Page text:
This semester, I was looking for ways to enliven the way students and I engaged with primary source material as I taught a survey, gateway course on the history of science and medicine from the 17th century onwards. As a 18th and 19th century historian of disability and colonial medicine, finding new ways to teach early modern science, and particularly the ‘Scientific Revolution’, is more challenging than later, more modern histories. This semester, I was particularly focused on how to get students working on unpacking the story of the Trial of Galileo from primary source materials.
A summer spent researching digital pedagogies had impelled me towards using digital tools more in class. Last semester, students produced videos and blogposts and they had already been using online archives to identify and analyse primary sources and learning to build narratives and tell stories about the past. But I was really interested in getting students further invested in the processes and products of their research. And, lets face, in trying to make learning about the duels between the Church and Galileo interesting and fun for my students–who are lovely, but usually take the class for the Gen. Ed. credit and are therefore ‘not very interested in history’ (this last is a direct quote from a student evaluation. Sigh.)
A significant amount of work has recently identified the importance of the comic book as both a historical source as well as a site to examine representation and social change. The recent spate of work on graphic medicine, for instance, has in itself become an important site for disabled and chronically ill authors and artists to narrate their experiences. But, beyond the value of comic books as sources for researchers, the comic book is also a fun way for students to present the fruits of research projects and discussions. This exercise, where students worked with producing their own comic strips based on a historical event, turned out to be quite a learning experience for both me and my students!
Here are some of the products, and I must admit they are quite wonderful…
For anyone interested, here are the guidelines I used for the assignment. I will be using it again and will upload it!
1. To gain a substantive understanding of the complex, multistoried relationships between the Catholic Church and science.
2. To do the primary and secondary source research to identify the material necessary to tell a well-sourced narrative of the heresy trials of Galileo.
3. To use the products of the research to recreate the trials with and to present the sides of both the Church and its actors as well as the defendants.
4. To become more proficient in finding interesting and meaningful ways to tell stories.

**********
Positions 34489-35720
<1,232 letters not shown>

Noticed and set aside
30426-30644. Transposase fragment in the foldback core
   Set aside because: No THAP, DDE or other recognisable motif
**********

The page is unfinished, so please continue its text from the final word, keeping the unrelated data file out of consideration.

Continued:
Each group is assigned a character or characters in the episodes in the sturm und drang of Galileo’s trials. Students were asked to read all the relevant documents that allow them to examine the contributions made and roles played by this character/s in this story.
As groups, students were asked to identify other secondary sources and materials that allow them to flesh out the story behind the characters assigned to them. In two class sessions, students worked with their sources and built a script for a comic book strip. They were given complete artistic license to choose the style, format and design of their comic books. They were asked to make sure to include a brief introduction or biography of the character and explain their interactions with Galileo before moving on to the conversation between Galileo and your character, and to never assume that the reader knows anything about the subject, and make sure that this section is detailed and well-researched. Second, students were encouraged to remember to always center the theme of the relationship between religion as embodied by the Catholic Church and science.
There are a range of free online comic book creators that you can use for this purpose:
As a final note, students not only were really invested in the process of research, they were also intrigued by the final products. The substantive nature of the assignment involved the engagement and analysis and contextualisation of primary and secondary sources, while the final product was an interesting way to showcase their work. While their work is by no means professional grade, it strengthened their group dynamics, encouraged historical thinking while utilising digital pedagogies in and out of the classroom. And may I say, I do love their work!
I should add that all the students gave their permission to share the images they produced here!